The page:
The Las Vegas 51s have officially cashed out of Cashman Field.
The Pacific Coast League franchise broke ground last week on Las Vegas Ballpark, which is slated to open next year.
The 51s will be the boys of Summerlin, with the new facility located in the well-heeled planned community bearing that name. Summerlin, located immediately west of Las Vegas, was built on land initially purchased by Howard Hughes in 1952. Not coincidentally, the Howard Hughes Corporation acquired full ownership of the 51s last year.
Las Vegas Ballpark is funded largely by a $80 million naming rights agreement with the Las Vegas Convention and Visitors Authority that will pay $4 million a year between 2019-38. It is designed by architectural firm HOK, with the Howard Hughes Corporation stating in a news release that the design "blends the distinct architectural style of the Summerlin community with the aviation legacy of Howard Hughes." According to the team, the approximately 10,000-seat stadium will contain "20 suites, party zones and decks, a kids' zone and bars and a pool beyond the outfield wall." The ballpark is located in close proximity to the City National Arena, practice facility for the National Hockey League's Vegas Golden Knights.
At Friday's groundbreaking, 51s president Don Logan told Fox 5 Vegas, "The location [in Summerlin] is better than anywhere we ever talked about. If you've seen the design of this place, it's going to be phenomenal. The technology today is going to allow the stadium to function better than a lot of stadiums do."
The 51s are the Triple-A affiliate of the Mets, although that partnership will end after the 2018 season (the Mets have purchased the Syracuse Chiefs and will have their Triple-A team play in upstate New York beginning in 2019). Thus, it remains to be seen with whom the 51s will be affiliated once they begin play at Las Vegas Ballpark.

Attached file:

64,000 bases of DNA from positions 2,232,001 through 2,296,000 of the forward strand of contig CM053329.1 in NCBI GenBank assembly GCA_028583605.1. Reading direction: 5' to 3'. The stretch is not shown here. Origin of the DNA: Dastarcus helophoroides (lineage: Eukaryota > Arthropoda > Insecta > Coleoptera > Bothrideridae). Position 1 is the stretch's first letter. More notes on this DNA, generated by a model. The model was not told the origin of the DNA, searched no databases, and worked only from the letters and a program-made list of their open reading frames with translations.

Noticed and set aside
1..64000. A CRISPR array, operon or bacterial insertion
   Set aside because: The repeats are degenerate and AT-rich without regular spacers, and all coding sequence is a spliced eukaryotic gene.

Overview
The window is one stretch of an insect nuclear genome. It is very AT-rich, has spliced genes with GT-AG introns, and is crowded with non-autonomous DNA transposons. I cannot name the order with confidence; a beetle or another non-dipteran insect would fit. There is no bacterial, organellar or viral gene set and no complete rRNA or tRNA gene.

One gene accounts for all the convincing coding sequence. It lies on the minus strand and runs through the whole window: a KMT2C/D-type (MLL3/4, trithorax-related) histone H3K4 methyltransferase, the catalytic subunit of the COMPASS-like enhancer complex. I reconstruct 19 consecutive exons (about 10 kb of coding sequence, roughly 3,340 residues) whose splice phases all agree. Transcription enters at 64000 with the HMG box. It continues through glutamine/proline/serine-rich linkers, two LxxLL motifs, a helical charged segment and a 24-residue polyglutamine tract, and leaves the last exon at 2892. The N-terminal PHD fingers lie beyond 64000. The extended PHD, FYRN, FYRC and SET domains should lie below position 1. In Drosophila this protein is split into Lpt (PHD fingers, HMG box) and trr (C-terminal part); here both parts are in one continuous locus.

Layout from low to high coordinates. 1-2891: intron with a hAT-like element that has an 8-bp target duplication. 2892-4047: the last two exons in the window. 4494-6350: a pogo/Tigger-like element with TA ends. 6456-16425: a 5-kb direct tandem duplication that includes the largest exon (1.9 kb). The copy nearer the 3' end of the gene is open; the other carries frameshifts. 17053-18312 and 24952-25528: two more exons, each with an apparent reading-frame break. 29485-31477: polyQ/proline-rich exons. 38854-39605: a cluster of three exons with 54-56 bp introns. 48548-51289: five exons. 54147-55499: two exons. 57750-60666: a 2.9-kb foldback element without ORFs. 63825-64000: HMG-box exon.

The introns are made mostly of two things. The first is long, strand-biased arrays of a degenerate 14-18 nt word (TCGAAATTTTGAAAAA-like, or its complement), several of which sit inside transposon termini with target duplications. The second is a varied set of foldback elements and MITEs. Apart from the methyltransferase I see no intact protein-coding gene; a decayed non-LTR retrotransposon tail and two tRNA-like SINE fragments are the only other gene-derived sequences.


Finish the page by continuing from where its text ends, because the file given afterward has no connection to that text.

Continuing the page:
Cashman Field, operated by the Las Vegas Convention and Visitors Authority, opened in 1983. The facility's deteriorating infrastructure and relative lack of amenities had made Las Vegas an undesirable Triple-A affiliate in recent years. The 51s, who played as the Stars prior to a 2001 name change, have been Cashman Field's primary tenant throughout its existence.
The 2019 season should see the opening of three new Minor League ballparks, with Las Vegas joining Fayetteville, North Carolina, and Amarillo, Texas. This number ties 2015 and 2010; the last time more than three Minor League stadiums opened in the same season was 2009, which saw the debut of five.
A happy ending in Rochester
The first six weeks of the year were stressful ones for the Rochester Red Wings, as the International League franchise and Monroe County were unable to agree on a long-term lease extension for Frontier Field, the team's longtime home. The negotiations dragged on so long that the league came up with a 2018 contingency plan for the Red Wings, who would play home games at nearby league ballparks.
On Feb. 12, however, the Red Wings and county jointly announced a 10-year extension. The new lease calls for the team to pay $100,000 a year in rent, with the county responsible for ballpark improvements as stipulated by the league. The Red Wings, whose roots to the tail end of the 19th century, have played at Frontier Field since the facility opened in 1997.
New ownership in Fresno
The Fresno Grizzlies, Triple-A affiliate of the Houston Astros, are under new ownership. The announcement was made at a Tuesday news conference at Chukchansi Park. Fresno Sports and Events, headed by banking and real estate businessman Ray Baker, is the new owner. The previous ownership group was Fresno Sports Management, headed by Chris Cummings. The Fresno Bee pegged the sale price as "between $17 million and $18 million."
Offseason MiLB include
In a statement, the Grizzlies said the new ownership group "has agreed to a lease at Chukchansi Park guaranteed to keep the Grizzlies in Fresno through 2036. The Fresno City Council vote on the new lease was unanimous, 7-0."
In conjunction with the announcement, the Grizzlies revealed that a new ballpark hospitality area is under construction down the left line. Perhaps more importantly, the price of 20-ounce beers was reduced from $8 to $5.
New operators in Greeneville
The Greeneville Reds will play their inaugural season in 2018, taking over Pioneer Park after the Houston Astros decided not to field a team in the Appalachian League. The Cincinnati Reds recently hired Boyd Sports to manage the affiliate's day-to-day operations. Boyd Sports operates two other Tennessee-based Minor League teams, the Johnson City Cardinals (also in the Appalachian League) and the Double-A Tennessee Smokies of the Southern League.